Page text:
The Moss Arts Center’s fall exhibitions explore the complex and revealing realities that inspire people to gather together through two distinct lenses — one shows gatherings in protest of police violence and social inequities, while the other portrays celebratory gatherings of two distinct American communities in the 1970s and '80s.

Featuring the work of acclaimed American photographers Sheila Pree Bright and Larry Fink, these two one-person photographic exhibitions open with a reception on Thursday, Sept. 9, from 5-7 p.m., in the Grand Lobby of the Moss Arts Center, 190 Alumni Mall. The galleries and all related events are free and open to the public.

A black and white image by photographer Sheila Pree Bright from a voter suppression rally in Atlanta, Georgia,  shows several protestors marching together down a street, some with megaphones.
Sheila Pree Bright's "The People's Uprising, Jim Crow 2.0 Voter Suppression Rally," Atlanta, GA. Digital print, 36 x 24 inches. Image courtesy of the artist

Sheila Pree Bright

"A Beautiful Struggle"

Ruth C. Horton Gallery

Bright is a fine arts photographer who captures individuals and communities that are often unseen. This exhibition includes large-scale photographs that poignantly portray the Black Lives Matter movement and responses to police shootings in Atlanta, Georgia; Ferguson, Missouri; Baltimore, Maryland; Washington, D.C.; and Baton Rouge, Louisiana. Interspersed throughout the exhibition as a counterpoint to preconceived stereotypes are images of middle class African American suburban communities. Bright has also created a new work commissioned by the Moss Arts Center that will make its debut in this exhibition.

The center will present an online artist talk with Bright on Thursday, Oct. 7, at 6 p.m., where she will discuss her work and inspirations. The talk is free and open to the public, but registration is required

Based in Atlanta, Georgia, Bright’s work has been exhibited widely in group exhibitions and is in the collection of the High Museum of Art and the Smithsonian National Museum of African History and Culture.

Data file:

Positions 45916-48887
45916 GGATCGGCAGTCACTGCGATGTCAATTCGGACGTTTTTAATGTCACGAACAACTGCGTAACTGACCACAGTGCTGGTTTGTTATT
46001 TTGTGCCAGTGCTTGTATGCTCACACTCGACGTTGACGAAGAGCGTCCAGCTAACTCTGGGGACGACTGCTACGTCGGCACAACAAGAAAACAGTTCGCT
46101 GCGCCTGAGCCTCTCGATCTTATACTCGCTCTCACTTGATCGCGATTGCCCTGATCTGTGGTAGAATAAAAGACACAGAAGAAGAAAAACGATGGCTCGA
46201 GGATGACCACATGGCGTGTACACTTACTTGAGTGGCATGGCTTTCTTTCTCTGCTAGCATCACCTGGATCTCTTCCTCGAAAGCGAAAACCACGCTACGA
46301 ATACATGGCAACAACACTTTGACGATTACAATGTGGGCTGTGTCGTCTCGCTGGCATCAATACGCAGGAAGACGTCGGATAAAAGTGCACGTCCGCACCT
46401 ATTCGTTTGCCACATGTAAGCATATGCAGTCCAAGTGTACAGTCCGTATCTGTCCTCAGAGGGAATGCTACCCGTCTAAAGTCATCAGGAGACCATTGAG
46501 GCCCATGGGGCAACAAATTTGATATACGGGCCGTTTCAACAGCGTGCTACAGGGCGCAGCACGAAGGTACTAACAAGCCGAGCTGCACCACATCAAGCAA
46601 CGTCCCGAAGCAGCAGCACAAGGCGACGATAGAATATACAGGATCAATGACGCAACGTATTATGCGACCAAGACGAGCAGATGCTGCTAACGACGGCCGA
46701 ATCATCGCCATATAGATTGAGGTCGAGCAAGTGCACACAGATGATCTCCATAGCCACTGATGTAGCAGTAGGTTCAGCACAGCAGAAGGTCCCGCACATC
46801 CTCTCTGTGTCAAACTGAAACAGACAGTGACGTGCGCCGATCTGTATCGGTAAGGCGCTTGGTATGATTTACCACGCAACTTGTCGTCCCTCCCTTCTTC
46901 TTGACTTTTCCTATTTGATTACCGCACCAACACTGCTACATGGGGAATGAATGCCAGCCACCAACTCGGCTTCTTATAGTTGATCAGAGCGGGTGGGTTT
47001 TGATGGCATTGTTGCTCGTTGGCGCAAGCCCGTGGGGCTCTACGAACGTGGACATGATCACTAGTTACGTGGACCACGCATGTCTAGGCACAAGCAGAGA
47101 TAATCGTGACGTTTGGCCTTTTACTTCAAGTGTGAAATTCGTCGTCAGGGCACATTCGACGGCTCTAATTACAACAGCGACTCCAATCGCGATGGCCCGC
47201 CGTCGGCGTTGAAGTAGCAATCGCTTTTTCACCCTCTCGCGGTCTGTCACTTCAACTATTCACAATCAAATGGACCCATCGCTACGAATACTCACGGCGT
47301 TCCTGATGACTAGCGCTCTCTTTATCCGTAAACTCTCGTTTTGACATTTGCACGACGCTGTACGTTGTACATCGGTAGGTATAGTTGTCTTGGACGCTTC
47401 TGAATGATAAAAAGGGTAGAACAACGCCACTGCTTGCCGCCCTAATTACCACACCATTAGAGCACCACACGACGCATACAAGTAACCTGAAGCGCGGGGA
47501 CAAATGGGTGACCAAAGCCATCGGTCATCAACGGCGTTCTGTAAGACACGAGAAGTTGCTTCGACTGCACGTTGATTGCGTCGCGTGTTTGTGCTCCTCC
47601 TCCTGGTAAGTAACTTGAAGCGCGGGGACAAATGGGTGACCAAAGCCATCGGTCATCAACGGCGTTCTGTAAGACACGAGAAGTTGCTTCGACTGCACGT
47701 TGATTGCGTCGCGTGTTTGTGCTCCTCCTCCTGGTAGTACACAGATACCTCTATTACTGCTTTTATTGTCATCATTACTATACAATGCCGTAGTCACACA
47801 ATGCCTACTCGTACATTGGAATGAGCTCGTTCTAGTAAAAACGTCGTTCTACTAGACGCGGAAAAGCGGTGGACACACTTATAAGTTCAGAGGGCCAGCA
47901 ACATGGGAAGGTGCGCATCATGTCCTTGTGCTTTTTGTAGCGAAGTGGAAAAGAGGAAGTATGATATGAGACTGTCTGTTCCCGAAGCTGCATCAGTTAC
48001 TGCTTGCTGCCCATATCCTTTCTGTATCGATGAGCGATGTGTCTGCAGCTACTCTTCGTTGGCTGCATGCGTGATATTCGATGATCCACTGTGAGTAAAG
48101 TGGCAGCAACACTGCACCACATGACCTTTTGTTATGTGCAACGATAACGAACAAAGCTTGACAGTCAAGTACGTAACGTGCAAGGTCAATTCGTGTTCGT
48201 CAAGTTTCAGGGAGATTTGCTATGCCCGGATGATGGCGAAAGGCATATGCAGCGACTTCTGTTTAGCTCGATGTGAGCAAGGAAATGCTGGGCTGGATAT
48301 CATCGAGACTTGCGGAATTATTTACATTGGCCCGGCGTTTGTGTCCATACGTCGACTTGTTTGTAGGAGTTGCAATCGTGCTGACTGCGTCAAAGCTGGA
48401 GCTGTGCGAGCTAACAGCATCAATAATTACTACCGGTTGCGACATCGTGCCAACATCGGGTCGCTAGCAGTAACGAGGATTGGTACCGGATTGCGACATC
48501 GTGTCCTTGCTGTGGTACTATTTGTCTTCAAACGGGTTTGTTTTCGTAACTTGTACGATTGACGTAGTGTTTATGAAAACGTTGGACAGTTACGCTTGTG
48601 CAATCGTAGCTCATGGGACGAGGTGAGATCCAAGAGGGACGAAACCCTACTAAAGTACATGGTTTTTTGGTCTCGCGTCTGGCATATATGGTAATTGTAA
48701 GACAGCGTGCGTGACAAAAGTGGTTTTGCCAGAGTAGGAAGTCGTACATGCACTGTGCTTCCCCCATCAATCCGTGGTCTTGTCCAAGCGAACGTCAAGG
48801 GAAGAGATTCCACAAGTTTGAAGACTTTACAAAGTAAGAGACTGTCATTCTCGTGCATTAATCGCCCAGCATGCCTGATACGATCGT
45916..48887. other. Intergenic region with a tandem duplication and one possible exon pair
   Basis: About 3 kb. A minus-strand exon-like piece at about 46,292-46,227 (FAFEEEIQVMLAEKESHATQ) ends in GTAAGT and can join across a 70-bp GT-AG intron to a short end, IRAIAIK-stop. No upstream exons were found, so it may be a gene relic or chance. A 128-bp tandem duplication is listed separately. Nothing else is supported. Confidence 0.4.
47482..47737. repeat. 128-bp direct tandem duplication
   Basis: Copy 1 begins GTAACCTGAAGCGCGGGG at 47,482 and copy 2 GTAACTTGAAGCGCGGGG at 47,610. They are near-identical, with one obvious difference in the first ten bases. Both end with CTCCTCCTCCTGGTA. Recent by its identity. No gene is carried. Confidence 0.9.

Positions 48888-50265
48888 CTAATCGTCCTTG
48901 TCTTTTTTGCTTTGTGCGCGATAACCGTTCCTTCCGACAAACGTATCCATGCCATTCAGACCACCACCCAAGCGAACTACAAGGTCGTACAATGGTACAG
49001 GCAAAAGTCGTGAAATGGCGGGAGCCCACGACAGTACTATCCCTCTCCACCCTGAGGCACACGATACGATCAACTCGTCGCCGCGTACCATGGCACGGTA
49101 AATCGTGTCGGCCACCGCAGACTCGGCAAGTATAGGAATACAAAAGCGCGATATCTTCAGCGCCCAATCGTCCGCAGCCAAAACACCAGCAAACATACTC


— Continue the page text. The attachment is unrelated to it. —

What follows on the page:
This exhibition is curated by Margo Crutchfield, former curator at large for the Moss Arts Center.

A black and white image by photographer Larry Fink titled Studio 54, New York, NY, May 1977, shows dressed up partygoers dancing.
Larry Fink's "Studio 54, New York, NY, May 1977." Archival pigment print, 22 x 17 inches. Image courtesy of the Virginia Tech Art Collection and donors Scott and Emily Freund and Michael and Jennifer Fay.

Larry Fink

“Gathering: Pearls and Polyester”

Miles C. Horton Jr. Gallery and Sherwood Payne Quillen '71 Reception Gallery

Best known for his intimate black and white images of lively social events across various class and cultural spaces, this exhibition of Fink’s work includes a selection of photographic prints that spotlight the role of clothing and adornment in celebratory gatherings in two distinct American cultures during the 1970s and '80s: the glamorous high society of New York City and the spirited country life of Martins Creek, Pennsylvania.

These prints from Fink’s “Social Graces” series are from the Virginia Tech art collection and donors Scott and Emily Freund and Michael and Jennifer Fay. The exhibition also features period-appropriate garments on loan from the Oris Glisson Historic Textile and Costume Collection, which is housed in Virginia Tech’s Department of Apparel, Housing, and Resource Management, as well as private collections.

Born in Brooklyn, New York, and now living and working in Martins Creek, Fink has had solo exhibitions at prestigious institutions, such as the Museum of Modern Art; received a number of fellowships and awards, including two John Simon Guggenheim Fellowships; and held teaching positions at Yale University, Cooper Union, and Bard College. Bridging a divide between editorial fashion and fine art, his work has been published in such magazines as The New Yorker and Vanity Fair, and has been exhibited in Giorgio Armani’s Armani/Silos fashion art museum in Milan, Italy.

This exhibition is curated by curatorial graduate assistant Ali Palin. Dina Smith-Glaviana, assistant professor of fashion merchandising and design and director of the Oris Glisson Historic Textile and Costume Collection, serves as consultant and registrar for the garments on display.

Visiting the galleries

The center’s galleries are open on Wednesday-Friday, 10 a.m.–5 p.m., and Saturday, 10 a.m.–4 p.m. The exhibitions will be on view through Nov. 20.

The Moss Arts Center adheres to the guidelines of the Virginia Department of Health and Virginia Tech in its operations, including protocols for distancing, face coverings, and cleaning and sanitation. According to current university policy, all faculty, staff, students, and visitors to the Moss Arts Center are required to wear a mask.

The center offers many opportunities for students, faculty, and community members to engage with artists and their work. To arrange a group tour of the galleries, contact Meggin Hicklin, exhibitions program manager for the Moss Arts Center.

Parking is available in the North End Parking Garage on Turner Street. When not staffed for a special event, visitors may park in the garage by taking a ticket at entry and paying with Visa or Mastercard upon exit. Virginia Tech has also partnered with ParkMobile to provide a convenient, contactless electronic payment option for parking, which may be used at any parking meter, campus parking space, or lot with standard F/S, C/G, or R parking.

If you are an individual with a disability and desire an accommodation, please contact Jonathan Boulter at 540-231-5300 or email during regular business hours.

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